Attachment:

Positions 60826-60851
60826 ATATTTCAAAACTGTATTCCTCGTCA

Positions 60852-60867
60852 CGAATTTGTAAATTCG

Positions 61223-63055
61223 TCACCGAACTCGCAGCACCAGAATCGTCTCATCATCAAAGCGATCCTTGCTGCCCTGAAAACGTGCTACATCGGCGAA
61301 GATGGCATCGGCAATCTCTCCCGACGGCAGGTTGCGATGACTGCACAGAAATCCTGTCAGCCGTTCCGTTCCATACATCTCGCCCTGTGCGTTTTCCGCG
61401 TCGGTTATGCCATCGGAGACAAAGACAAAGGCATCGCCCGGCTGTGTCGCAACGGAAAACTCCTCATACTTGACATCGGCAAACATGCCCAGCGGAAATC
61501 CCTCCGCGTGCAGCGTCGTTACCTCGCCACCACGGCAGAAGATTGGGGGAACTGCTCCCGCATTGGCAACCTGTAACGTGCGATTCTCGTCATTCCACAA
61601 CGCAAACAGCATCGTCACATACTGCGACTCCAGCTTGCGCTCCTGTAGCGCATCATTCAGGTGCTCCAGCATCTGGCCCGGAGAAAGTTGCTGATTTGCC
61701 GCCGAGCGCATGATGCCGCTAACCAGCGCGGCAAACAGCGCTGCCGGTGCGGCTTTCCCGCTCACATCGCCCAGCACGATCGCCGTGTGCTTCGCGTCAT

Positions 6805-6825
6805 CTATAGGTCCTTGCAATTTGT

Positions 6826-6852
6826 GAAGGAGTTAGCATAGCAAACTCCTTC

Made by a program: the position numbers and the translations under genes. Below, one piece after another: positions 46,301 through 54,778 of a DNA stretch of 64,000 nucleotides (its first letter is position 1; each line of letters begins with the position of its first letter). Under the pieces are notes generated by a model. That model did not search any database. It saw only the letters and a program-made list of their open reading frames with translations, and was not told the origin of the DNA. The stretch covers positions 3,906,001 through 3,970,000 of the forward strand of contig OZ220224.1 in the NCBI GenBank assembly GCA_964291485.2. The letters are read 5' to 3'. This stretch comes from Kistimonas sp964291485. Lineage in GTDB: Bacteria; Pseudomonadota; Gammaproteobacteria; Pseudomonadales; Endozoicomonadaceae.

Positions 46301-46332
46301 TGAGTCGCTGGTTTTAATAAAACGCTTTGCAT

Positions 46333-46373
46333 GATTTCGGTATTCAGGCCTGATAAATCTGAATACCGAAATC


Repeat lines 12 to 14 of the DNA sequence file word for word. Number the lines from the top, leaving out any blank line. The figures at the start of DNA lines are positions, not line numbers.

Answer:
Positions 6805-6825
6805 CTATAGGTCCTTGCAATTTGT

Positions 6826-6852